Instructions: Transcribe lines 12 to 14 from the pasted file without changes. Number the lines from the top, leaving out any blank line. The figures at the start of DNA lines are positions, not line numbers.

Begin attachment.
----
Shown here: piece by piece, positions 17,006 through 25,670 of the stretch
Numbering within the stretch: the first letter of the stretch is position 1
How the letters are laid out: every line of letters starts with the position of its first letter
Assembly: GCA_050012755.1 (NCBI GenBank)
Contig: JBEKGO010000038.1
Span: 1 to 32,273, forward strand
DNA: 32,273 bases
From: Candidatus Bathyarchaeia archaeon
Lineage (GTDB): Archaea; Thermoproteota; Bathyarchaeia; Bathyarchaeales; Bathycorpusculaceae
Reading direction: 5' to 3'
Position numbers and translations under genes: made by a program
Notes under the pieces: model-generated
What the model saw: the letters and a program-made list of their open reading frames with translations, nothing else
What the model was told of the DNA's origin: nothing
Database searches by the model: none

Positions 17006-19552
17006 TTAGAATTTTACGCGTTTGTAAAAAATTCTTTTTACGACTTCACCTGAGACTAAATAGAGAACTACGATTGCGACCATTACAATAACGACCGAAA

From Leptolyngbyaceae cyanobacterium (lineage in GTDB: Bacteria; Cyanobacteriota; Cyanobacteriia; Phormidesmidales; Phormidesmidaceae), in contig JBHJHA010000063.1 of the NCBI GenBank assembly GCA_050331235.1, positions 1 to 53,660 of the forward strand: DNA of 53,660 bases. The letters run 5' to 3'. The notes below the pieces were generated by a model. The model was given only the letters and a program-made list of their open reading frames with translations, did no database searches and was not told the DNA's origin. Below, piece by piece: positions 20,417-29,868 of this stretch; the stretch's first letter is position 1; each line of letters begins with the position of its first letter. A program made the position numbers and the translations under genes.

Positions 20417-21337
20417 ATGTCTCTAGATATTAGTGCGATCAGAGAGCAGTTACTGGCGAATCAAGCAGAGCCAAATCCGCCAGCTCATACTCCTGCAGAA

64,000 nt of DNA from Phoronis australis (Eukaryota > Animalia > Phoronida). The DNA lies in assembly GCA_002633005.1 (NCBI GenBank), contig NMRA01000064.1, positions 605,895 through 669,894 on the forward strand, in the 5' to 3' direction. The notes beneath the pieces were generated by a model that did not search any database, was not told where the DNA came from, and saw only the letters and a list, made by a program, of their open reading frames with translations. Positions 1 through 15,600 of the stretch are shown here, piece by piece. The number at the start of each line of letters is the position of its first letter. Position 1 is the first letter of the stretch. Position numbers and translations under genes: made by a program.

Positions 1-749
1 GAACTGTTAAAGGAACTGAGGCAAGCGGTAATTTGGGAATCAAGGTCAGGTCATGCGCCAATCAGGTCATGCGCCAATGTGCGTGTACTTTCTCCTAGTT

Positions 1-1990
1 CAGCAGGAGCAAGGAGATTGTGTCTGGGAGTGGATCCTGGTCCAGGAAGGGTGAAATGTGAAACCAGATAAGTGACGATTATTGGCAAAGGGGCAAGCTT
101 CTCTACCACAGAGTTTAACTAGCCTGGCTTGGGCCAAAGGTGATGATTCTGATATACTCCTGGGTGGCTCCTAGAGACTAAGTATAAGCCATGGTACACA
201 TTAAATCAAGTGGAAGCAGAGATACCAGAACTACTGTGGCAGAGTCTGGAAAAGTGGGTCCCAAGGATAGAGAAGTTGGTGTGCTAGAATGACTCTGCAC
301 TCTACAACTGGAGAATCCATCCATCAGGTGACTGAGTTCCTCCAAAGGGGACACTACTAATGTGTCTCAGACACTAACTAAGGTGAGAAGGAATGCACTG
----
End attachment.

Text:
Notes under the pieces: model-generated
What the model saw: the letters and a program-made list of their open reading frames with translations, nothing else
What the model was told of the DNA's origin: nothing